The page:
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A Class in Classification

  |  September 11, 2002   |  Comments

If you work with information, you probably need to brush up your classification skills.

If you are a knowledge worker, you need to know how to classify content. Classification skills help you better organize content on your computer, categorize your emails, and compose documents. If you have responsibility for a Web site, classification is an essential skill.

First, a little background. Classification (taxonomy) is a type of metadata. The purpose of metadata is to provide essential information about a document. Metadata and classification are part of the discipline of information architecture, whose focus is to organize and lay out content.

Classification is not as simple as you may believe. Classifying 20 documents isn't difficult. That's because no matter how you classify them, it will be relatively easy to find what you want. Classifying 2,000 documents, however, is a very difficult task.

Classification is not something you can master in a weekend. Becoming an expert takes years. However, if you want to master content you must master classification.

Classification is an inherent part of creating a document. Every time you write a heading, you are creating a classification. If the document is long (more than 600 words), you should have subheadings. These are subclassifications underneath the heading classification.

Good internal classification has three key objectives:

  • To organize the document in such a way that maximizes its ability to communicate knowledge.

  • To allow the reader to quickly find specific parts of the document.

  • To allow the reader to extract specific parts of various documents and in so doing create a new document. For example, the reader might compile the summaries of 10 documents dealing with the European car industry. (XML is useful for this sort of task.)

Classification experts tend to focus on organizing complete documents, books, music, and other content. They classify for two reasons:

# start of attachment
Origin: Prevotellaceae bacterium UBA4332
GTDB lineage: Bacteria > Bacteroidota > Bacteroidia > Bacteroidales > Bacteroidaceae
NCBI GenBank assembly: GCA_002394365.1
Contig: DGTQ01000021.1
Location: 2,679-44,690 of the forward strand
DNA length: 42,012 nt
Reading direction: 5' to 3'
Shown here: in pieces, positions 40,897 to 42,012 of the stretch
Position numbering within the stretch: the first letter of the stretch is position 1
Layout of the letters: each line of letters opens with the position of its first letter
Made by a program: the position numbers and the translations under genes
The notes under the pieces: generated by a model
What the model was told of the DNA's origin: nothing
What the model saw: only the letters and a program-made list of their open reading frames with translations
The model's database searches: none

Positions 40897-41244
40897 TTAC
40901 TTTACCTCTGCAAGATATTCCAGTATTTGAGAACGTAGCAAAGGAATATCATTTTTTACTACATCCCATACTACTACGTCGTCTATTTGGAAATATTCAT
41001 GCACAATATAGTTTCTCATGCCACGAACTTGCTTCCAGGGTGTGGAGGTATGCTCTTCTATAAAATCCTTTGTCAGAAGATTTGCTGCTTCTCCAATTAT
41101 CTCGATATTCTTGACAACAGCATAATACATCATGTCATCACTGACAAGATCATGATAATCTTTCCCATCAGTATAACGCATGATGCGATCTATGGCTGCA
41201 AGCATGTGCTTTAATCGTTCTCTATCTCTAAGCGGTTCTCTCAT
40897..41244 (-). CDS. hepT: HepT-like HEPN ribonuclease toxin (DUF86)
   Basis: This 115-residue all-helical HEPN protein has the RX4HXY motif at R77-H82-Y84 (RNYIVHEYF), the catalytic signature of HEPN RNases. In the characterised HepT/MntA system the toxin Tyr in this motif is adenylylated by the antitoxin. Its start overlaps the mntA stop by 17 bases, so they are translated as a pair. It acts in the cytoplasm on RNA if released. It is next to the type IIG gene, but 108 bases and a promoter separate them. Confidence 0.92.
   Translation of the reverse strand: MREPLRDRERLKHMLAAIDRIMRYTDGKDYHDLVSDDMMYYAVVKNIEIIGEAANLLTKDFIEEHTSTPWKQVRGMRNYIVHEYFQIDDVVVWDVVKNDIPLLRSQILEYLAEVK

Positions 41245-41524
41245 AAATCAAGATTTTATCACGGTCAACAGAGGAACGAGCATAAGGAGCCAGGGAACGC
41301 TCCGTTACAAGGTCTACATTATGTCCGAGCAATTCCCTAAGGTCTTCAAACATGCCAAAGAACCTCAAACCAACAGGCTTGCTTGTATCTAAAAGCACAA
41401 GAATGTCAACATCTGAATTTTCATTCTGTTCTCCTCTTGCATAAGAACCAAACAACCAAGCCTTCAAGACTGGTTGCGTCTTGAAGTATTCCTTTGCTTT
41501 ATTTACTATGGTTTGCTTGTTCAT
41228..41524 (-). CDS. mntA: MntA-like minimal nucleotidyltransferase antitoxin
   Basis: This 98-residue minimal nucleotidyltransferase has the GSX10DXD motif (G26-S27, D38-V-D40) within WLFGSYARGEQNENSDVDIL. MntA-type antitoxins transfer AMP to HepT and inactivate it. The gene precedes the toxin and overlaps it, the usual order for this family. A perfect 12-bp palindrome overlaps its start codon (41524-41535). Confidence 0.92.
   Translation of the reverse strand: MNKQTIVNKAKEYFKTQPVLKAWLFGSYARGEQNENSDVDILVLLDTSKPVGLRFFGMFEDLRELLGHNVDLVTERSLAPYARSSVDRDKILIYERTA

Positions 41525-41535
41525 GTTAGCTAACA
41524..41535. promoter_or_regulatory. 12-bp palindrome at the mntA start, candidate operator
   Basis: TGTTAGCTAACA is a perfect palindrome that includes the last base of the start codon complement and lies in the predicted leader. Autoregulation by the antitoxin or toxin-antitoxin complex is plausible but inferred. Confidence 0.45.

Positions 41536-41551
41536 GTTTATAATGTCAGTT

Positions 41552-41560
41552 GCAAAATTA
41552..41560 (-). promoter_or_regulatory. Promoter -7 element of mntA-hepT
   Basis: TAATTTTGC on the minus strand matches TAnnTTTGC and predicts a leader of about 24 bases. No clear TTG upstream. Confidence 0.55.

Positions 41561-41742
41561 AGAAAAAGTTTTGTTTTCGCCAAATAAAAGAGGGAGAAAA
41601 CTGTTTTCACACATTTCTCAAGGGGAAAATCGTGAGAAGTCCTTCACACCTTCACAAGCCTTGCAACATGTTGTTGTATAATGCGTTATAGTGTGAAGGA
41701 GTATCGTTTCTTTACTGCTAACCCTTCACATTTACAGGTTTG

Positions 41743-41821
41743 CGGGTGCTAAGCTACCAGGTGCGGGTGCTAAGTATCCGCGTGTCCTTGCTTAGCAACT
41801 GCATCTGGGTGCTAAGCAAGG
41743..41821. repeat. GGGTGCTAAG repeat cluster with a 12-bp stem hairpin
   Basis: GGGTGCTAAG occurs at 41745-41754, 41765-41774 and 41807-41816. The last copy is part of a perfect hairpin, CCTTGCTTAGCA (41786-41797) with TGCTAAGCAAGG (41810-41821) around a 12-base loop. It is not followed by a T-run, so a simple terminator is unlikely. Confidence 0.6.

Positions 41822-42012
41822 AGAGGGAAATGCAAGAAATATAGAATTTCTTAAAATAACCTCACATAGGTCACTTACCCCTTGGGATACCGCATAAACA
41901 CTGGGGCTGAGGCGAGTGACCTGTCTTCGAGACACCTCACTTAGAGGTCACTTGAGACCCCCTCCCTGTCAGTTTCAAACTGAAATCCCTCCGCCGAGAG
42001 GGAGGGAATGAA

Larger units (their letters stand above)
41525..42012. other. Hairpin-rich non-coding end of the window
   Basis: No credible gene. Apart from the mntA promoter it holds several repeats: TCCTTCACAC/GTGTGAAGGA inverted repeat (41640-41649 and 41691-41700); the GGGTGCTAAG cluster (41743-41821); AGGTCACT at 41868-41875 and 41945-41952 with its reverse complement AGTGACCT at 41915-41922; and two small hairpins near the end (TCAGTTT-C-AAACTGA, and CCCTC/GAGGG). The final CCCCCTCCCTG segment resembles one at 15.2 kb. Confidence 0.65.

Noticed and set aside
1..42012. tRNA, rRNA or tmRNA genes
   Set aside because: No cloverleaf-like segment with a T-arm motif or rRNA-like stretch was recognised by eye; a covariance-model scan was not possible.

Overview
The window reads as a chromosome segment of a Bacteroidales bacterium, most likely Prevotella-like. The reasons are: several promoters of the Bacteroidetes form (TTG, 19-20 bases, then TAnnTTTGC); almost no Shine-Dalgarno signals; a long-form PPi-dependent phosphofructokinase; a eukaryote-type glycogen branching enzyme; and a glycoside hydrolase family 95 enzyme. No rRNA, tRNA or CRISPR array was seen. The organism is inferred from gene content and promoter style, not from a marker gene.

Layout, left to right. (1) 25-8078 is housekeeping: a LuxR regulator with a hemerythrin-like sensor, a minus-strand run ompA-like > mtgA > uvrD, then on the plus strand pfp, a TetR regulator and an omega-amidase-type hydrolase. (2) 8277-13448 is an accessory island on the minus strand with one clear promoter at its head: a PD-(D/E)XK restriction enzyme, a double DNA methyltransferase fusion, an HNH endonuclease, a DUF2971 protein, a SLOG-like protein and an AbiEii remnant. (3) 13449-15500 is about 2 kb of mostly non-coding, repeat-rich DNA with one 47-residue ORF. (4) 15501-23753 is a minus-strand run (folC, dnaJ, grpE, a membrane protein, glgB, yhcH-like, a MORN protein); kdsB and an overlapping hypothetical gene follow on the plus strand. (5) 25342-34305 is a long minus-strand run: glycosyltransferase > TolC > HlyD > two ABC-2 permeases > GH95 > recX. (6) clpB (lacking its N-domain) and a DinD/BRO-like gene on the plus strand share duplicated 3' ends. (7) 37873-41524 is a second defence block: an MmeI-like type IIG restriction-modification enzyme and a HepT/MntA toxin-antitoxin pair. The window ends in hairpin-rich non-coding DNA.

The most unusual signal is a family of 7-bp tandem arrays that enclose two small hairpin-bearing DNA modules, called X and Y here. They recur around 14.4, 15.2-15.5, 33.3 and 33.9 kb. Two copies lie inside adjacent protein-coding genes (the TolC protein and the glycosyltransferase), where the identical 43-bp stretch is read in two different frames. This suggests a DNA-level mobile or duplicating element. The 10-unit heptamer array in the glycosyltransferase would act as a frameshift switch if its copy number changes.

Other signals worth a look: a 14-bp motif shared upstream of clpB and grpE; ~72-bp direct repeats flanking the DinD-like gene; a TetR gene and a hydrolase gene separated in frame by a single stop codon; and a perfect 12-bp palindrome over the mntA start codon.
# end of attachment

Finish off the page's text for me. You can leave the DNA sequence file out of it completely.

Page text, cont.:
• To organize the content so it can be found quickly

  • To place the content in context so it becomes part of a cohesive body of knowledge

Whether you are classifying your emails, your content on your computer, or the content on your Web site, these general rules of classification are useful:

  • Establish clear objectives. What do you want to use your email software for? Is it for personal use, business use, or both? Your objectives will frame the type of classifications you require.

  • Design classification like it will be written in stone. You don't want to be changing your classification every six months. Changes means a lot of work and will create confusion.

  • Design for the total content environment. Don't just design for the content you have today. Try to have a long-term perspective. This will result in a much more robust classification.

  • Be practical. Your classification should be lean and mean. Overdoing classification can be as bad as not doing it at all.

  • Avoid duplication. Creating two classifications that are essentially the same leads to confusion.

  • Test. You should do as much testing as possible. Get feedback, particularly where you are creating a classification you want other people to use.

  • Take your time. Speed is the enemy of quality classification. Don't rush. Consider each classification carefully. Your efforts will pay handsome dividends in the long term.

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ABOUT THE AUTHOR

Gerry McGovern Gerry McGovern is a Web consultant and author. His most recent books are Content Critical and The Web Content Style Guide, published by Financial Times Prentice Hall.

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